Anthon Smith is the executive director for Seattle Education Access (SEA), which is trying to build a piece of the support system Takahashi is talking about. YEA uses an extensive network — of community college GED programs, youth shelters, school counselors, etc. — to locate at-risk youth like Eunsoo, who want to pursue their education. “We try to partner with every agency that meets young people where they’re at,” says Smith.

SEA offers these students, ages 16 to 29, a phalanx of educational support, including help applying to college and for financial aid and scholarships. The organizations helps kids “piece it all together,” explains Smith. “Kind of like a parent would.”

SEA served 700 kids last year. Smith figures there are tens of thousands of young people in the region who would benefit from the services. In King County alone, some 3,000 students drop out of high school each year. Many, says Smith, do so because of problems with housing and a lack of support from the adults in their lives.

Katara Jordan is an attorney for the Children and Youth Project at Columbia Legal Services. She works directly on issues related to the 1987 McKinney-Vento Homelessness Assistance Act, which requires every school district in the country to appoint a liaison for homeless students. Washington State receives $950,000 each year in McKinney-Vento funding, which pays mostly to transport homeless students to and from school. It sounds like a large sum, but not all of Washington’s school districts actually receive McKinney-Vento dollars, and for the ones that do, the amounts are not always enough to fully cover the cost of supporting homeless students. “Big school districts like [Seattle] have full-time liaisons, but that’s not necessarily the case in all school districts,” says Jordan. Takahashi, for instance, only works 32 hours a week.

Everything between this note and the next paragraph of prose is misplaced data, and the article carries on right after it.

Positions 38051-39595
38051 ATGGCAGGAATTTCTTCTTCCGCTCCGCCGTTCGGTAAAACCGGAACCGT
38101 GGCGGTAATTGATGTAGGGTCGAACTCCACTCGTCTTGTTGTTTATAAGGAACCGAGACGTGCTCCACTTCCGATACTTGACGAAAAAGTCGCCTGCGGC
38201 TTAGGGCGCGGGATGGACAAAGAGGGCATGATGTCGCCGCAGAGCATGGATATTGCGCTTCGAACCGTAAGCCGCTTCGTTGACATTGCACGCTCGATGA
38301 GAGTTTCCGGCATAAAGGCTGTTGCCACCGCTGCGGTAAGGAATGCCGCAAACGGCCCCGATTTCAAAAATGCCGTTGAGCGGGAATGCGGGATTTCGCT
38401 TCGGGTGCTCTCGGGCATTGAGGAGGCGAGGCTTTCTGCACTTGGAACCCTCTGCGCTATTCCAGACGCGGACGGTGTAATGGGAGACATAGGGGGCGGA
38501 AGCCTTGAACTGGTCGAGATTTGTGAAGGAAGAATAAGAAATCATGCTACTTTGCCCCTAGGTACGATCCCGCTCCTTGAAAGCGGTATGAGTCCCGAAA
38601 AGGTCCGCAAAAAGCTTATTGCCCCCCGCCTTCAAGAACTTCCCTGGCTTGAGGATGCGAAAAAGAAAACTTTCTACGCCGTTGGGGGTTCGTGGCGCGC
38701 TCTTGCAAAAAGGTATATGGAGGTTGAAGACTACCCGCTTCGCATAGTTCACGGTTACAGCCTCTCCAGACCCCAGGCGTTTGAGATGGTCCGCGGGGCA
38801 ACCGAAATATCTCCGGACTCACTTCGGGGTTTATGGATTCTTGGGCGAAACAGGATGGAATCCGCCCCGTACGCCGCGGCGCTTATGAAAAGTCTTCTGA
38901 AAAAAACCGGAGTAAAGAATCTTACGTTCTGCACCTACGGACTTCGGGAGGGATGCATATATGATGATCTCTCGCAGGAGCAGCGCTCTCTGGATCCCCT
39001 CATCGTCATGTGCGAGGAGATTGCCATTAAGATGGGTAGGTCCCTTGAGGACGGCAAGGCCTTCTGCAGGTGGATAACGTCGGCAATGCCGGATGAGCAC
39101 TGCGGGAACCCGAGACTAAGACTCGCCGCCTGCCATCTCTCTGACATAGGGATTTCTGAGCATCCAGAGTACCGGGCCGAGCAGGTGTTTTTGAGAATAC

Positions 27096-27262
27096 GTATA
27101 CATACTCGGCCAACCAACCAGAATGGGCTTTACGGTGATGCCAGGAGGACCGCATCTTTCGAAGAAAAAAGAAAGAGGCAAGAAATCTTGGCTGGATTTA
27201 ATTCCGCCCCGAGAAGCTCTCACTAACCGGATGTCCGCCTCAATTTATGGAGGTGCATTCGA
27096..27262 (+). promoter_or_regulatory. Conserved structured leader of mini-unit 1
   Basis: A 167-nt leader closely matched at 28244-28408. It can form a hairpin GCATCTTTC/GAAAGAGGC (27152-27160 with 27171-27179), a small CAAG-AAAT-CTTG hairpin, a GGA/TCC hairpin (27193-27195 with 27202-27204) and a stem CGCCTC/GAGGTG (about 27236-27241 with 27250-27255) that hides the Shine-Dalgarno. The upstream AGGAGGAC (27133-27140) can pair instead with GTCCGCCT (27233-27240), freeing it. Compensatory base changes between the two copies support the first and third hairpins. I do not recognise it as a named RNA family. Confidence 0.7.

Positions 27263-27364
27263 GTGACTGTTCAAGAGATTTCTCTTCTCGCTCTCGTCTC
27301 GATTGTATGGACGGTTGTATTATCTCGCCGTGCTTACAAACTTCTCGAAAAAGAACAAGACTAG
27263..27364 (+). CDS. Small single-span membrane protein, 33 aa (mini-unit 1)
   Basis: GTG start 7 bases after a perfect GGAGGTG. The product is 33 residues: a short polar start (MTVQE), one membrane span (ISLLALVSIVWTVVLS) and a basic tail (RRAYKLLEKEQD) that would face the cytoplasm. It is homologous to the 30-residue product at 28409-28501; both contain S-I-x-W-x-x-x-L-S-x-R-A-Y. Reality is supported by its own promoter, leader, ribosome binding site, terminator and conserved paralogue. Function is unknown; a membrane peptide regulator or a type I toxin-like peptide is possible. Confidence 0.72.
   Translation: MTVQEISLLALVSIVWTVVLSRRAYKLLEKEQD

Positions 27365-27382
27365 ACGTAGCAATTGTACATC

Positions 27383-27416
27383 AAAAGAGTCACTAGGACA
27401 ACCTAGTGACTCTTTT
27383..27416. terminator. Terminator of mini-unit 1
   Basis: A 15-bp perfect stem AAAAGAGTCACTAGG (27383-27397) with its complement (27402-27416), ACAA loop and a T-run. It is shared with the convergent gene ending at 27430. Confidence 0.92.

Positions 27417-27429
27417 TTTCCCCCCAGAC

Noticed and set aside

The school-specific support is great. But Katara Jordan would also like to see the state increase affordable housing and create a legal framework that lets schools reach out to at-risk students and families before crises occur. “It’s crucial that we’re proactive rather than reactive,” says Jordan, “and that we remove the stigma from being homeless.”

Eunsoo’s second year at the UW is drawing to a close, and her life is pretty put together. School is going well. She just renewed the lease on her apartment. She still does private tutoring. For the past year, she’s been volunteering with the UW Dream Project, which helps low-income and first-generation students get a college education. “Now that I am stable, I want to help others and advocate for homeless youth,” she says.

Eunsoo’s mother is still living in Texas with her immigration lawyer husband. Eunsoo’s speaks to her occasionally. But Eunsoo is still alone in the world, still caring for her younger sister. “I can’t say I’m fully out of homelessness,” says Eunsoo. “There are still things I have to worry about.” Basic things that most of her friends take for granted.

But despite all she’s been through, Eunsoo is thriving. Her story is a testament to how a little support can change the future for young people living on the edge, and a stark reminder that for every Eunsoo who has managed to escape homelessness, there are countless others out there who have not.

Photos by Allyce Andrew.